By Bill Hirschman
The work of two-time Pulitzer Prize winning playwright Lynn Nottage will be the focus of a series of free live online readings and subsequent discussions this month produced by the Palm Beach Dramaworks.
A cadre of local actors will perform in livestreamed Zoom-based productions of Intimate Apparel, Sweat and Crumbs from the Table of Joy on consecutive Mondays, Oct. 12, 19 and 26, with online discussions on the following Wednesdays.
Other than the seasons of M Ensemble in Miami, the state’s oldest continuing Black theater company, the project marks one of the first times a South Florida theater has concentrated on a series of productions based solely on the work of an African-American playwright. It is also one of the first times a local theater company has zeroed in on a single playwright much as Signature Theatre does in the New York City.
The first will be Intimate Apparel at 7:30 p.m. Monday October 12, which was mounted by GableStage in 2006 and is scheduled for a full production at Dramaworks next season.
The 2003 play, which cemented Nottage’s reputation among the mainstream white play-going public, will be directed by Jade King Carroll (a Dramaworks debut), and feature Rita Cole, Karen Stephens, Betsy Graver, Jacob Heimer, Shanna L. Woods and Jovon Jacobs, with Laura Turnbull reading stage directions. Carroll will take part in a discussion the following Wednesday, along with Director of Education and Community Engagement Gary Cadwallader and Lorna Anderson James, managing director of Greywood Consulting and wife of West Palm Beach Mayor Keith James.
The story is described as “In this heartfelt and heartbreaking work set at the turn of the 20th century, Esther is a 35-year-old African-American seamstress of exquisite intimate apparel who aches to love and be loved. An unlikely opportunity arises when she enters into a correspondence with a man she’s never met. The play is a lyrical exploration of loneliness and longing, sweet dreams and bitter truths, determination and resiliency.”
Sweat, which won the Pulitzer Prize in 2017, will be directed by Belinda Boyd and is slated for 7:30 p.m. Monday Oct. 19 with an online discussion on Wednesday. The epic-sized stage production was described as “lives, friendships, hopes, and the American Dream unravel … when the plant that has long employed a tight-knit group of factory workers debilitates their union. Set in blue-collar Reading, PA., this searing and compassionate play is an all too timely and realistic cri de coeur on racism, the demonization of immigrants, and the disenfranchisement of the working class.”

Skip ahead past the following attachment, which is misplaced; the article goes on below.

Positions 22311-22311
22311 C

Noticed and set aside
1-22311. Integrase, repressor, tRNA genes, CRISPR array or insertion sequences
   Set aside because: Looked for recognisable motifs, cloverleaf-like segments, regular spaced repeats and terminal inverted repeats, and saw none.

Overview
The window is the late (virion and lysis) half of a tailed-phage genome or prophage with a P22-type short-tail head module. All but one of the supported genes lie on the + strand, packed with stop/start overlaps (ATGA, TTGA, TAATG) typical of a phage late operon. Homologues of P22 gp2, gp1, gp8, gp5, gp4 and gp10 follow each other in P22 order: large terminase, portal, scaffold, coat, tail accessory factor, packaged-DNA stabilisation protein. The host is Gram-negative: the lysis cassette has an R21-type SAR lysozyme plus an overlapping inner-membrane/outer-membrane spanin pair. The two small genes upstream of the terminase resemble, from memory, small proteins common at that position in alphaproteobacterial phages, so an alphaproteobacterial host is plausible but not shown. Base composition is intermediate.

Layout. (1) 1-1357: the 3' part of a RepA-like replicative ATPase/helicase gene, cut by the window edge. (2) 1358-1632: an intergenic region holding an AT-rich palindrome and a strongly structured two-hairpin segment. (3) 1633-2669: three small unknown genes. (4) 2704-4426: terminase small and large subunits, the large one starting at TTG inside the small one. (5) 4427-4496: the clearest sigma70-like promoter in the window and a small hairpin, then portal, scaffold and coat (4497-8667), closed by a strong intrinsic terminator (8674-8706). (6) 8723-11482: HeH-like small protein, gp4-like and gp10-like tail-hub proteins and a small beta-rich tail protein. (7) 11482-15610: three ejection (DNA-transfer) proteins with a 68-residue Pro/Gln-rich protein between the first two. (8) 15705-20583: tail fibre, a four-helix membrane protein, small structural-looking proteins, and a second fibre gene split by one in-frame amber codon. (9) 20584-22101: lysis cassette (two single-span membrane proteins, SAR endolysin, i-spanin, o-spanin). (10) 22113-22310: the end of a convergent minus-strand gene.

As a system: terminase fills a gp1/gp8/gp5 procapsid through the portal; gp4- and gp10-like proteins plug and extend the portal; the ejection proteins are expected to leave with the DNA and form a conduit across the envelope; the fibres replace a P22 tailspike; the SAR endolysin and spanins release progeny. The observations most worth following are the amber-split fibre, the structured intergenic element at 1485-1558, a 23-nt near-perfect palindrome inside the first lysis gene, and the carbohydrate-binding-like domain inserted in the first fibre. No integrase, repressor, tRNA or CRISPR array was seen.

Crumbs from the Table of Joy (1995), to be directed by Reginald L. Douglas, will be produced at 7:30 p.m. Monday Oct. 26 with a discussion the following Wednesday.
The story is described as “Following the death of his wife, a disconsolate Godfrey Crump moves with his daughters, Ernestine and Ermina, from Pensacola, FL., to Brooklyn in 1950, after coming under the spell of a radio evangelist. Seventeen-year-old Ernestine is our guide through this warm memory play, a coming-of-age tale in which the sisters confront a cultural and racial divide and are challenged with new ideas including communism and interracial romance, as they seek to break free from their father’s restrictive rule.”
Nottage is one of the most produced Black playwrights in the country. Previously, her Ruined, a 2009 Pulitzer winner, was produced at GableStage in 2012, and Fabulation, or The Re-Education of Undine, an Obie winner, was produced at the Public Theatre of South Florida in 2006.
“Throughout this pandemic, we’ve given a lot of thought to how we can best continue to bring live, quality theatre to our patrons,” wrote Producing Artistic Director William Hayes. “Since April, we’ve been doing Zoom readings of new plays, works that are still evolving, and have developed a loyal audience. And we realized that not only could we expand our content, but we could use this time to do things that we could not do during the course of a normal season, like offer multiple works by a single playwright.”
He wrote that the theater looks for diversity in its play choices during the regular season. “But doing one-time only readings, we can offer many more plays and have the luxury of delving into the work of a single playwright for a month. Thanks to Zoom, we also have the ability to hold a discussion about each play a few days after each reading because audiences don’t have to travel anywhere to participate.”
Dramaworks becomes one of the first local companies to respond in its programming to the nationwide criticism this spring that many mainstream theaters suffer from a decided lack of diversity in myriad areas, including the work being produced and the artists hired.
Hayes wrote, “Certainly, at this moment in time, we’ve become more aware than ever before how important it is to hear from a range of voices and viewpoints. We’re starting with Lynn Nottage because she’s the only female playwright ever to have won the Pulitzer Prize for Drama twice. As our online season progresses, we will be showcasing additional playwrights.”
Tickets to the readings and discussions are free, but reservations are required. Tickets for Intimate Apparel can be reserved beginning Tuesday, October 6 at www.palmbeachdramaworks.org or by calling the box office at 561-514-4042, ext. 2.